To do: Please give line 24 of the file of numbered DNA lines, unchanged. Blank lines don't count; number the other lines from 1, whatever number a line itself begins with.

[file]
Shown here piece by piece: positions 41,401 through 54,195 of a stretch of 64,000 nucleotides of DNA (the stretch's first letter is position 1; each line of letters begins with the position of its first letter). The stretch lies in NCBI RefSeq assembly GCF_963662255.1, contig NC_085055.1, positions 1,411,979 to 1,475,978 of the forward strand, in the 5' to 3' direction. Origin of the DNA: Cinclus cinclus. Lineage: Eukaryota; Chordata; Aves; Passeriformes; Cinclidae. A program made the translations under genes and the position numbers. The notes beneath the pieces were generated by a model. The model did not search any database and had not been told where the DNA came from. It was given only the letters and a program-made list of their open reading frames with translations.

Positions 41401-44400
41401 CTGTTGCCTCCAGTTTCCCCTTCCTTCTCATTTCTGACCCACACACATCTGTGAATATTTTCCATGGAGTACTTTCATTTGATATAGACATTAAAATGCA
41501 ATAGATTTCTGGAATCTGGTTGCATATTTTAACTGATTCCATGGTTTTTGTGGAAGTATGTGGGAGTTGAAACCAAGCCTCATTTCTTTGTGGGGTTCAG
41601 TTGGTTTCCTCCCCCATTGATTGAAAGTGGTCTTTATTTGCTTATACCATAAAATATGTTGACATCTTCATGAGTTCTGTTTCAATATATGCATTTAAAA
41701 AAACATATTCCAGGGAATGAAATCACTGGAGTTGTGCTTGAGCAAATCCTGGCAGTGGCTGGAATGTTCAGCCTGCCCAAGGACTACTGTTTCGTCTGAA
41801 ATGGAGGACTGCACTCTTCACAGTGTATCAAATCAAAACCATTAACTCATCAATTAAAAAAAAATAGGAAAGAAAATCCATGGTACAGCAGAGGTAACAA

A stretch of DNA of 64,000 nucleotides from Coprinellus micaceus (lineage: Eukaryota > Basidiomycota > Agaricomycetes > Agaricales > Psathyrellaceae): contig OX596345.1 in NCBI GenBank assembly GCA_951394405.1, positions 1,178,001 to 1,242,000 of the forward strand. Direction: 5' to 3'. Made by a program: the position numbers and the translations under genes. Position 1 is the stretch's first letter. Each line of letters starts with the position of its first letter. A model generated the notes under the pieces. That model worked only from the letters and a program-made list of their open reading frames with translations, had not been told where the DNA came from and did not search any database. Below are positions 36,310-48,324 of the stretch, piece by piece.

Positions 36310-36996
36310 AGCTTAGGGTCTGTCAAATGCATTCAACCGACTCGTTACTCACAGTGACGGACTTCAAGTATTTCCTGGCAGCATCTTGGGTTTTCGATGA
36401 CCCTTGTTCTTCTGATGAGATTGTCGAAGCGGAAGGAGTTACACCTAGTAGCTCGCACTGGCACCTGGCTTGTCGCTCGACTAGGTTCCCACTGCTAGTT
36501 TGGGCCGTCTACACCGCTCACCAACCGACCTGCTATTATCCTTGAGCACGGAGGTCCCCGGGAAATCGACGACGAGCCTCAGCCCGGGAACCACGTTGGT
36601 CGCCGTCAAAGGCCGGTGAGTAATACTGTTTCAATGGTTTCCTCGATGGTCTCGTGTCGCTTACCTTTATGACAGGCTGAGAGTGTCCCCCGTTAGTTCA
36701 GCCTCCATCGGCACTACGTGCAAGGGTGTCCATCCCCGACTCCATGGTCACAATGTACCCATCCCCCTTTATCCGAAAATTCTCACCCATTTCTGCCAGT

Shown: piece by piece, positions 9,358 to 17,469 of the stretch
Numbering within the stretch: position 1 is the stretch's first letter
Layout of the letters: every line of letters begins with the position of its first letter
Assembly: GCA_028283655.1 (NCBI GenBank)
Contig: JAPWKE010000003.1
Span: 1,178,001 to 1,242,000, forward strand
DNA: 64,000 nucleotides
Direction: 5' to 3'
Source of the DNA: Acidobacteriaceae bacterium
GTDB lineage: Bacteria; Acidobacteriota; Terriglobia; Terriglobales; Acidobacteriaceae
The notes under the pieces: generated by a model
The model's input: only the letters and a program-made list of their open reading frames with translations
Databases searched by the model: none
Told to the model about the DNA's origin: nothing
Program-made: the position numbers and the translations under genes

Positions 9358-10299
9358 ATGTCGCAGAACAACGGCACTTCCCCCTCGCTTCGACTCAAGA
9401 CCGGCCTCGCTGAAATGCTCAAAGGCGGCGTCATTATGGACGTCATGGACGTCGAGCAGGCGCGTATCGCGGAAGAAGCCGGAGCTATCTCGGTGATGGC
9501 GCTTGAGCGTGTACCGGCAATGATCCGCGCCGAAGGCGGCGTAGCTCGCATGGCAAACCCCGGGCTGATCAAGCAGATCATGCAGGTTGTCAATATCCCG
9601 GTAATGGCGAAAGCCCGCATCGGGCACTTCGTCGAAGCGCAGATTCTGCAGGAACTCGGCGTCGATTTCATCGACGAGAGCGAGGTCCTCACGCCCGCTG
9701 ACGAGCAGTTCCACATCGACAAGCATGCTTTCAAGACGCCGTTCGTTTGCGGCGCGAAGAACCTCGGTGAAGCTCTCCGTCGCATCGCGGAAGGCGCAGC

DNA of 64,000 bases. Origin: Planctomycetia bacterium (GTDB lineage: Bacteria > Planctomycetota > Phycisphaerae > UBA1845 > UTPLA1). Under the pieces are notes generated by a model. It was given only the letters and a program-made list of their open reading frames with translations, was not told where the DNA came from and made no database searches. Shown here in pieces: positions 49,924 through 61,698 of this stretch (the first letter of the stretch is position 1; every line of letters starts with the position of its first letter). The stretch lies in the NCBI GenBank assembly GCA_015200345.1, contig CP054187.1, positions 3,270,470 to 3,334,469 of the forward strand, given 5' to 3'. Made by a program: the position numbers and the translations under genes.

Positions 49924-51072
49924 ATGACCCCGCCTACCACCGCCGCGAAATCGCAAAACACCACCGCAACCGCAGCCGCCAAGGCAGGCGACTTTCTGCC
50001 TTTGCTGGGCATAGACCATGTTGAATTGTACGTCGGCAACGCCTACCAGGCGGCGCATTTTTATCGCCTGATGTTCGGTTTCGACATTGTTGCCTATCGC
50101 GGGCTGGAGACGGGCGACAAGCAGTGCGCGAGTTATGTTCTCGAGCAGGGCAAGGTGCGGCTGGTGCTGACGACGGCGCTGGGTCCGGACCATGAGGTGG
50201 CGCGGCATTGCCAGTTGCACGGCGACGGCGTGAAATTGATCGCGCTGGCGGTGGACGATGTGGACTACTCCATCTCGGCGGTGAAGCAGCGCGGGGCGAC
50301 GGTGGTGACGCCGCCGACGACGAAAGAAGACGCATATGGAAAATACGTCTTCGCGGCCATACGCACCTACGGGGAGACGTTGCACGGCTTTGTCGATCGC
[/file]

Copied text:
GTDB lineage: Bacteria; Acidobacteriota; Terriglobia; Terriglobales; Acidobacteriaceae